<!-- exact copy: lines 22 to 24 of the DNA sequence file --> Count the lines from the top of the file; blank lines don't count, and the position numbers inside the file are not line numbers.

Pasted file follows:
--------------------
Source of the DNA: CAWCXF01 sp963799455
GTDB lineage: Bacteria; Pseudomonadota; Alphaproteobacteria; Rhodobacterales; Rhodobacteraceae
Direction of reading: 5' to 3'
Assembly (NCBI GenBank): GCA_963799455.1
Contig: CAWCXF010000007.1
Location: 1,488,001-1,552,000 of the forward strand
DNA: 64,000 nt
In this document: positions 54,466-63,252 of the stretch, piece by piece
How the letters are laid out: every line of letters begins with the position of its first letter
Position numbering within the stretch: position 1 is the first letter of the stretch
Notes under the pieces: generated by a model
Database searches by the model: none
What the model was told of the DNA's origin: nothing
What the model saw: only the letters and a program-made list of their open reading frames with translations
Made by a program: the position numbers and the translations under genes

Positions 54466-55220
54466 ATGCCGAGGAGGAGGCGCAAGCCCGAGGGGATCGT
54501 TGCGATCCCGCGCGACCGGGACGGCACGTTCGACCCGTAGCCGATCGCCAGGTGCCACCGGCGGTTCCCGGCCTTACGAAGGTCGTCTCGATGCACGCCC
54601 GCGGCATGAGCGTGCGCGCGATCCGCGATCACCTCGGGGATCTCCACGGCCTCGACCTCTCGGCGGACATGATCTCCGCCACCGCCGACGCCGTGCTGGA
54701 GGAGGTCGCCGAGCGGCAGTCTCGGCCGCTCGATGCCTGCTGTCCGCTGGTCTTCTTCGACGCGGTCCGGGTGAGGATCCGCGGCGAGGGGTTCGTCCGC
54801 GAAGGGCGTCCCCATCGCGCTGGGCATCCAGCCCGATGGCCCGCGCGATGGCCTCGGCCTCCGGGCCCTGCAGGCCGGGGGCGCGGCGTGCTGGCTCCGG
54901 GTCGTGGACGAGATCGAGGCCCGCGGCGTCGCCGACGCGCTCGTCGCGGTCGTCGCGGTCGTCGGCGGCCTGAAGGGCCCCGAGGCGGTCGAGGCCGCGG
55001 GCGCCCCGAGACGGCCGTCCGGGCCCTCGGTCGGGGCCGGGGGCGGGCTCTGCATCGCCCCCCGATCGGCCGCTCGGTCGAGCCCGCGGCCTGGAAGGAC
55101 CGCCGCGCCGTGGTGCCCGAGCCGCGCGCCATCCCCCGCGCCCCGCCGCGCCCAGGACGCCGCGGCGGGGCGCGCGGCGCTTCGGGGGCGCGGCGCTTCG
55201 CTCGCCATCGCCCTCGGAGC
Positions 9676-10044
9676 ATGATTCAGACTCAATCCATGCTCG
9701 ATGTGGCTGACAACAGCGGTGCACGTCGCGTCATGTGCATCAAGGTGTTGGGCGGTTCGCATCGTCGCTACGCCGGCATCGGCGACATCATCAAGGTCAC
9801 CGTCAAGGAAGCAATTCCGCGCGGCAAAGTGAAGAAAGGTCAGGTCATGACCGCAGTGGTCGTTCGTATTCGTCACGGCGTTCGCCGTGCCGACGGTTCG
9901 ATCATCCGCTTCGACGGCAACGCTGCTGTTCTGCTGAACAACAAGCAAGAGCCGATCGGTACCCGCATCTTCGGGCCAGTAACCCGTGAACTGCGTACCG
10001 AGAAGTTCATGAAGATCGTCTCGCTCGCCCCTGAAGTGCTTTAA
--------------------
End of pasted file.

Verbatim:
54901 GTCGTGGACGAGATCGAGGCCCGCGGCGTCGCCGACGCGCTCGTCGCGGTCGTCGCGGTCGTCGGCGGCCTGAAGGGCCCCGAGGCGGTCGAGGCCGCGG
55001 GCGCCCCGAGACGGCCGTCCGGGCCCTCGGTCGGGGCCGGGGGCGGGCTCTGCATCGCCCCCCGATCGGCCGCTCGGTCGAGCCCGCGGCCTGGAAGGAC
55101 CGCCGCGCCGTGGTGCCCGAGCCGCGCGCCATCCCCCGCGCCCCGCCGCGCCCAGGACGCCGCGGCGGGGCGCGCGGCGCTTCGGGGGCGCGGCGCTTCG